Statutory agricultural liens, however, are not bound to this Article 9 rule. Therefore, a lienholder attempting to perfect a statutory agricultural lien must rely on the requirements for perfection contained in the lien statute. Sometimes, a statutory agricultural lien perfects automatically upon attachment. Other times, a lien statute may require a lienholder to file some kind of notice, but at a local recording office, such as a county courthouse. Overall, lienholders must perfect their lien interest in a debtor’s property to ensure they have priority over third parties who may also have an interest in the same property.
When two or more creditors, including lienholders, claim an interest in the same piece of property, the order of priority must be determined. In general, priority is the order in which creditors receive money to satisfy a debtor’s loan debt. Both categories of agricultural liens can be subject to different priority rules because UCC agricultural liens are subject to the priority rules contained in Article 9.
Basically, statutory agricultural liens are subject to the priority rules provided in the lien statute. For example, a statutory agricultural lien may state “this lien shall be superior to all other prior interests.” Under the rules of this statute, a lienholder has priority over third parties who have an interest in the same property, even if that interest is perfected before the lienholder perfected. Therefore, a lienholder of a statutory agricultural lien is subject only to the priority rules stated in a lien statute.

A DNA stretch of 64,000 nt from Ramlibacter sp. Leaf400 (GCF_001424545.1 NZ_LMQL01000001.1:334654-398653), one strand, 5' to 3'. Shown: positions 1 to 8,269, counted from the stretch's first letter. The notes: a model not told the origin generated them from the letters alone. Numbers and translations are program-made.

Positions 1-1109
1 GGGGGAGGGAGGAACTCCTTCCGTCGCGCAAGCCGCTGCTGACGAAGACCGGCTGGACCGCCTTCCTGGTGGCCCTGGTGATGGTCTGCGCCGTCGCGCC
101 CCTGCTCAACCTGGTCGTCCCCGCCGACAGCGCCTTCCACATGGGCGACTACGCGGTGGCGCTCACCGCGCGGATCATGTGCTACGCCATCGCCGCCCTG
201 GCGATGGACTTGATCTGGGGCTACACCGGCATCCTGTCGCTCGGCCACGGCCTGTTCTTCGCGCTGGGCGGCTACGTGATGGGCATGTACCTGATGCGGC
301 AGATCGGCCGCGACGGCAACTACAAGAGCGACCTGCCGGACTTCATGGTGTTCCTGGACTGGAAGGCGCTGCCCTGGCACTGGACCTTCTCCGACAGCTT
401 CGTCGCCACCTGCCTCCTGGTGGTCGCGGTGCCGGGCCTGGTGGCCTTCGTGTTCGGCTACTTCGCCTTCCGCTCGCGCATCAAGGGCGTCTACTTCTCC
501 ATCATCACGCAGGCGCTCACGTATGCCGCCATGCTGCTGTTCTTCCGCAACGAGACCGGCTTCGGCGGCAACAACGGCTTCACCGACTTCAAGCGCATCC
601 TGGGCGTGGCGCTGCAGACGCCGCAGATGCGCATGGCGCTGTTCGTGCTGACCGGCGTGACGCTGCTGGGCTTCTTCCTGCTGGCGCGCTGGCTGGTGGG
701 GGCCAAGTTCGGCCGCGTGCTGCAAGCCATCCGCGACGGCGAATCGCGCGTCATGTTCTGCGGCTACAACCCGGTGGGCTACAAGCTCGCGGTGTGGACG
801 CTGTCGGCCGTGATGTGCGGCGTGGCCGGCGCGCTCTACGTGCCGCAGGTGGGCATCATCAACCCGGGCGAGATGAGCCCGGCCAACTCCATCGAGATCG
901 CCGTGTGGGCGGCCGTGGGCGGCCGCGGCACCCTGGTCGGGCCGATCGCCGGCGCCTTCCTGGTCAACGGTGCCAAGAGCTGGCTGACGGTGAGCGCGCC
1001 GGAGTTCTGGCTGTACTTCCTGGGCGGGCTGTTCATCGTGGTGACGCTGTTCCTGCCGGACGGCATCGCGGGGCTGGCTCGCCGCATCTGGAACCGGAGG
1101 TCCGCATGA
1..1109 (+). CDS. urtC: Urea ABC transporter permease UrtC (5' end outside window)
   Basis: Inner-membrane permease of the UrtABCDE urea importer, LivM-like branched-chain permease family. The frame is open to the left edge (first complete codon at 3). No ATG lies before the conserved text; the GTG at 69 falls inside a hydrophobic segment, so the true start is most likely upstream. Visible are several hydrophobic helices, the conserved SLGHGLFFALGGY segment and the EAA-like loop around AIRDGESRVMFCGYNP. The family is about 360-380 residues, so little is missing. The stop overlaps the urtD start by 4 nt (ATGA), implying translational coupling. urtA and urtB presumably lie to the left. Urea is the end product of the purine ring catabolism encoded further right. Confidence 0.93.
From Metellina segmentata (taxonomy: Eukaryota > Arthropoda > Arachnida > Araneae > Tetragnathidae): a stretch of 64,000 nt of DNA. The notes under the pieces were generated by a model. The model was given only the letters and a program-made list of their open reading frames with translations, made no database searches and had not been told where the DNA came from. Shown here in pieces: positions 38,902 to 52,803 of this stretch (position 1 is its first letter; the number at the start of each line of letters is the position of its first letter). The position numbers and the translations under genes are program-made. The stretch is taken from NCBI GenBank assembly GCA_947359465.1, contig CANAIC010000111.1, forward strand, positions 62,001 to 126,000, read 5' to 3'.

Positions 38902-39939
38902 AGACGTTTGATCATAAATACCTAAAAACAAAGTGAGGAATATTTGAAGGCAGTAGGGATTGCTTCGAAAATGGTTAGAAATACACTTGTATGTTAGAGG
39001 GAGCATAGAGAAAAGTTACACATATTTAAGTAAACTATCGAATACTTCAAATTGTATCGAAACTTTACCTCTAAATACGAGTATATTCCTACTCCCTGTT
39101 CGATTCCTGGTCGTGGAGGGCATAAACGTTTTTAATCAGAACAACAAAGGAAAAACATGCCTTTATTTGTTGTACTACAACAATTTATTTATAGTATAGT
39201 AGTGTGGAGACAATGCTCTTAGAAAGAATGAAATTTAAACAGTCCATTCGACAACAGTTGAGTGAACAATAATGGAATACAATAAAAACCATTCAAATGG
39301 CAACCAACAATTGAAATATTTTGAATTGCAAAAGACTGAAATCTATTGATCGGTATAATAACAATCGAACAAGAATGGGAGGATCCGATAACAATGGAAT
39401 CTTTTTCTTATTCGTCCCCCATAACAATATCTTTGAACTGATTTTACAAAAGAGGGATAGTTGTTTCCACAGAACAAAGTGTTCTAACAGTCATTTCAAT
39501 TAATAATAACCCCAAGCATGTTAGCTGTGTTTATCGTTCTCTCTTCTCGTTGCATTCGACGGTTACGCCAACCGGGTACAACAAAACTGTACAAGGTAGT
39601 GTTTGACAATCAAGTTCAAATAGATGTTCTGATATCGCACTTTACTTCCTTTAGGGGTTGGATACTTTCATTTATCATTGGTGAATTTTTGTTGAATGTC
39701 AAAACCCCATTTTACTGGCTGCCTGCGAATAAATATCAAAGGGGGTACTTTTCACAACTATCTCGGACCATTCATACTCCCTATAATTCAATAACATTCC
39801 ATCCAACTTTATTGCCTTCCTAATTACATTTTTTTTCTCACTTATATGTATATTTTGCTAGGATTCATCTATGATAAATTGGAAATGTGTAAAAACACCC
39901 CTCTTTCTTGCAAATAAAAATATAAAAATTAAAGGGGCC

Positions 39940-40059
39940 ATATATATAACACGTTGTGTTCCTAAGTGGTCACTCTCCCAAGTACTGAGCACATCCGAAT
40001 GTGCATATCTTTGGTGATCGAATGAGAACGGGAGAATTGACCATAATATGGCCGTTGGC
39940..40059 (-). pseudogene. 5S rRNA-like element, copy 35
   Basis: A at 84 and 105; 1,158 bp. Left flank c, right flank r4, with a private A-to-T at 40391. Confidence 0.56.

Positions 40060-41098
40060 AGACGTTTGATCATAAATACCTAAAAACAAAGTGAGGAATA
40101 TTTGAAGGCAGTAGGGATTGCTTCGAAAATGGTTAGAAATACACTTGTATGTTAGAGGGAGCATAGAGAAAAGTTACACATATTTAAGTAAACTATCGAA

The general rule to determine priority under Article 9 is known as the first-to-file rule. Under this rule, the first creditor or lienholder to perfect their interest—by filing a financing statement—has priority over others who file at a later date. However, the Article 9 first-to-file rule does not always apply to UCC agricultural liens. Sometimes, a state statute that creates a UCC agricultural lien contains different rules for priority than the first-to-file rule. When this occurs, the first-to-file rule does not apply. Rather, the priority rules contained in the lien statute determine the order of priority, just like statutory agricultural liens. Thus, an agricultural lien statute may give a lienholder first priority in a debtor’s property over a prior perfected security interest in the same property.
Agricultural Lien Rules
To determine whether a lien is a UCC or statutory agricultural lien, one must look at the UCC’s definition of “agricultural lien.” In general, only liens that meet the UCC’s definition of “agricultural lien” are considered UCC agricultural liens, and are subject to Article 9 perfection and priority rules. Under UCC § 9-102(a)(5), an “agricultural lien” is a non-possessory statutorily created lien in farm products (i.e., crops, livestock, or farming supplies) that secure a producer’s obligation to a person or business who (1) regularly furnishes goods or services to a producer, or (2) leases real property to a producer. Because these liens are non-possessory liens, the person claiming the lien is not required to retain possession of the property subject to the lien.